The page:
Every day for the rest of the time that I was in Istanbul, people – young and old – gathered on Taksim Square to stand in solidarity as the police looked on, unable to do anything. This was not an illegal act, after all. Some of the protesters read books, some held their hearts as they meditated and prayed, others stood to the attention of the Turkish flag and the draped image of Mustafa Kemal Ataturk, the founder of the Turkish republic, mounted at the front of the Square.
There was something about this all that it made it matter less and less that I was Zimbabwean, and more that I was a human being involved, in my own small way, in a collective action to honour the right to free expression.
At this point, you might be asking yourself what I am proposing by sharing this story. Marching in protest? Holding a silent vigil for the loss of basic rights? On Thursday, leaders of the pressure group Women of Zimbabwe Arise (WOZA) were beaten and arrested after conducting a peaceful demonstration outside Parliament, reminding us that such forms of protest are not likely to work within Zimbabwe.
Zimbabwe is not Turkey. Or Egypt. Or Tunisia. Or Brazil. And models for action are not to be copied and pasted without serious evaluation of contextual realities.
Finding The Grey Space
My feeling, however, is that we as Zimbabweans urgently need to find the grey area between the black and white; between the lack of offline action and vociferous online discussion, between accepting that credit note in the shop and then going on a Twitter or Facebook rant about it (and yes those rants are necessary. I go on them too when I am particularly frustrated). If the sheer volume of tweets, retweets, likes and shares could change circumstances, Zimbabwe would surely have enough electricity to power itself for the next two years, enough water for at least a year and enough collective action being taken against leaked sex tapes and inadequate female representation in our cabinet.
What would happen if we could put our money where our mouths and keypads are, I wonder.
But can we change ZESA or any other public utility, you ask? The simple answer is no, of course not. But if we flooded them with mail, called their offices incessantly, went en masse to their premises to demand what we pay for, then who knows? We don’t know until we try something different. The bigger question for me is whether we do still believe in change.
In and of itself, social media cannot save us. For example, Baba Jukwa has shown us that having the fastest growing Facebook page in Zimbabwe does not necessarily constitute ballots in the box, or the brand of change that he has steadily promoted over the last few months.
But the philosophy behind Baba Jukwa, which I at least applaud, is that ‘everyone is Baba Jukwa’. In other words, everyone who follows and supports his insights, is personally responsible for realising the collective vision.
Personal responsibility. Personal obligation.
Who Is Responsible?
Whose responsibility is it for whatever action points arise as a result of an online conversation?
I asked that question at the Hub UnConference.
The panelists felt that the onus rested upon the initiator of the discussion, the person who had the foresight to realise that the issue was worthy of discussion and resolution.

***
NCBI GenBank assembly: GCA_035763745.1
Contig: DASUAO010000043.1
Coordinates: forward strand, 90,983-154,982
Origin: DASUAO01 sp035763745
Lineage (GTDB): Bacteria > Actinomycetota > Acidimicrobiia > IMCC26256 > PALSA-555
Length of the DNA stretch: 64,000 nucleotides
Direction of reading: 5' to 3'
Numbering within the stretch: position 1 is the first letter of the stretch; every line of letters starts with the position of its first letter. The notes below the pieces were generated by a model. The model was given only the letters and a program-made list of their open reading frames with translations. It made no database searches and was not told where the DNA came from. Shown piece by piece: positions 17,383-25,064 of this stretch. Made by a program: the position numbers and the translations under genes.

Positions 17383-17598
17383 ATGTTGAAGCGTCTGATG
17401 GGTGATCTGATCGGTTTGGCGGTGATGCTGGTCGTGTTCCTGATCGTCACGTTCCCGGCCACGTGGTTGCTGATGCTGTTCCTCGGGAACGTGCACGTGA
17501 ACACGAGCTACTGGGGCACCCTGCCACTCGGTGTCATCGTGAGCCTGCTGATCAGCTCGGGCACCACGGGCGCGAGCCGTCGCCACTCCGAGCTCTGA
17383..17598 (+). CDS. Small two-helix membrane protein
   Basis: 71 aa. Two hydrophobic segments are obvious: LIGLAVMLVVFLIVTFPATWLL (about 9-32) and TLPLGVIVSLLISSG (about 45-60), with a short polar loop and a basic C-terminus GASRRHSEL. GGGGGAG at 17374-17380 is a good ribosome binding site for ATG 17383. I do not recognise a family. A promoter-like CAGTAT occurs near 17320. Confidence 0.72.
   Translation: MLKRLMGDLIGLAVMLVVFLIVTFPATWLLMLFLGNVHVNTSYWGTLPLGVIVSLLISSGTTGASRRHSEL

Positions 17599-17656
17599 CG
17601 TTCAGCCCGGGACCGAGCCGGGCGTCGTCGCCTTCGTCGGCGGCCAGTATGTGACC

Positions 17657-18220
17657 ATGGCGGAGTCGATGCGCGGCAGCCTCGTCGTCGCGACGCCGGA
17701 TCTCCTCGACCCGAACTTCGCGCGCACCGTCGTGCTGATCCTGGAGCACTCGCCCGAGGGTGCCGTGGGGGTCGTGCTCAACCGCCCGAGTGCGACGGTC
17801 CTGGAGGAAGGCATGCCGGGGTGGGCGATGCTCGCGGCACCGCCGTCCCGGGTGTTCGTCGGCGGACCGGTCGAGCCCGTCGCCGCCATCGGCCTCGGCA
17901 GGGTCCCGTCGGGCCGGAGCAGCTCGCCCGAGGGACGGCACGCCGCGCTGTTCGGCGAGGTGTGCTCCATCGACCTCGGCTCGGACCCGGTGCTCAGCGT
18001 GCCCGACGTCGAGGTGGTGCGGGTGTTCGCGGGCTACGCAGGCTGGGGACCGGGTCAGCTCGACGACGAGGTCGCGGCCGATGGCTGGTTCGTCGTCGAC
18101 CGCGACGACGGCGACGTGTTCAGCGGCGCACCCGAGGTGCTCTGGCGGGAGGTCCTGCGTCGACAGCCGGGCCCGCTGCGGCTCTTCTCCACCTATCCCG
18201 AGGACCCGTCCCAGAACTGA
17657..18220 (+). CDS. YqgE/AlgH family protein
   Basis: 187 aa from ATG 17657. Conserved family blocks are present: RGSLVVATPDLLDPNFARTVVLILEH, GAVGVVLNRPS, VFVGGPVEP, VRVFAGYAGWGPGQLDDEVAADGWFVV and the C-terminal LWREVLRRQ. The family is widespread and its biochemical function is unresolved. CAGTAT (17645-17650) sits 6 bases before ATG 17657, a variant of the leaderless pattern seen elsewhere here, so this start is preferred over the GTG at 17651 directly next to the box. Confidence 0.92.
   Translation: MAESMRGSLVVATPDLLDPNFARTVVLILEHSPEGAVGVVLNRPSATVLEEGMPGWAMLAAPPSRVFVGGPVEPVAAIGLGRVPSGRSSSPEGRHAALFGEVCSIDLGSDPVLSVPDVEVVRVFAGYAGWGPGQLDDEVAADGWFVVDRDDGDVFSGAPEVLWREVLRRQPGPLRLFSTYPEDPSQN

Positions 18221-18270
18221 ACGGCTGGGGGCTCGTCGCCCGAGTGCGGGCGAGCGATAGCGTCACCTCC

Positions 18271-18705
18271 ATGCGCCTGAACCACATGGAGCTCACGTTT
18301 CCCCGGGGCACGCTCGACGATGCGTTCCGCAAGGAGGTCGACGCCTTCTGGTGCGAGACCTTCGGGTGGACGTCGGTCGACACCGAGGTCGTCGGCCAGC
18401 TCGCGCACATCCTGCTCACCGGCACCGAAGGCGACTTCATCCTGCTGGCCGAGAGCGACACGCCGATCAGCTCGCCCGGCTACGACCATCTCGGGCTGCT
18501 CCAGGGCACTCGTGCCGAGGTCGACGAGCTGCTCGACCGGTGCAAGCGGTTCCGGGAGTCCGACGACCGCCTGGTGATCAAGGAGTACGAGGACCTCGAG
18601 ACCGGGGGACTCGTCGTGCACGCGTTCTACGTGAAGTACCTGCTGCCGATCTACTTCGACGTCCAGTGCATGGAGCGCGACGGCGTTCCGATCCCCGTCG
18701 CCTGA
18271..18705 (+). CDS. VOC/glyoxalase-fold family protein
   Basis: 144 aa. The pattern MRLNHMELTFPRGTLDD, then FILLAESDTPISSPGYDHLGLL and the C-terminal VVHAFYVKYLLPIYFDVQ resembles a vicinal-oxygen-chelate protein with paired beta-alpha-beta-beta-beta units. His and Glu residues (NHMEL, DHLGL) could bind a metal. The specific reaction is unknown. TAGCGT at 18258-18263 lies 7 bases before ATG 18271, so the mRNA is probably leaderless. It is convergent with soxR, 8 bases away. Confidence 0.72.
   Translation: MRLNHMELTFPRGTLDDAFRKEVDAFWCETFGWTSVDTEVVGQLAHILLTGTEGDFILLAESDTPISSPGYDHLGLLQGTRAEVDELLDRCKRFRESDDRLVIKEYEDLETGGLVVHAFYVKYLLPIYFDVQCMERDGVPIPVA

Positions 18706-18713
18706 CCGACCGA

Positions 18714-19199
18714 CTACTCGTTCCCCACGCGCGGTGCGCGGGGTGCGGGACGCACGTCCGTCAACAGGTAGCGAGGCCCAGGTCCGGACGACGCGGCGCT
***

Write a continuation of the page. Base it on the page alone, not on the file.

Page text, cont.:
It sounds a big ask, but maybe if we start to think of it that way, we might get a bit more action happening, knowing that our roles do not begin and end with bringing issues to people’s attention. In Zimbabwe, if you see the problem and are incensed enough by it, you are more than likely going to be the one who has to do something about it.
It is just a fact.
And perhaps once we accept that fact, we can see whose hands are up for real change and start working on changing things.
You might feel that I am being a technopessimist, dismissive of the euphoric and emancipatory promises of the new media age. But with 1.5 years of doing work in the sector, I prefer to believe that I have become more cautious and realistic. And what our late entry into the tech sphere blesses us with are some lessons from those who have innovated and initiated before us; their successes, downfalls and opportunities.
No doubt, new media is allowing us space as Zimbabweans to be seen and heard. Platforms like the award-winning #263Chat have created a structured way for us to engage with the issues, to publicly critique ourselves and the systems that govern our daily lives. With the ability to feel a sense of community, to be anonymous and also to disengage (just log out!) when issues become overly sensitive, online discussions make us more expressive and opinionated.
And that is what Zimbabwe has needed for a long time.
Now, we need to start thinking about the translation of the virtual to reality, alongside continuing online discussion; the actions that take us from our computer screens to local government, from our mobile phones to the supermarket manager’s office, the development of apps and tech tools that make practical sense to people’s lives. With over 4 million downloads of a flashlight mobile app helping people to deal with incessant ZESA powercuts, Avelgood’s Gift Gana shows us some of that practical translation.
We must remember that the online world cannot replace our offline reality, especially since most of Zimbabwe is not online to begin with. We must also remember that social media tools are steadily building in a capital motive by making it increasingly difficult to get unpaid reach; that is, reach without paying for advertisements or promoted content.
As Lukonga Lindunda, Co-Founder of Zambia’s Bongo Hive Tech Hub put it, “If we have not been able to provide all people on earth with the basics like access to safe drinking water, then we need to be realistic about the fact that providing Internet access will not be universal either.”
Access is a privilege. And with privilege comes responsibility.
I am responsible.
Are we ready, as privileged Zimbabweans, to say those three words?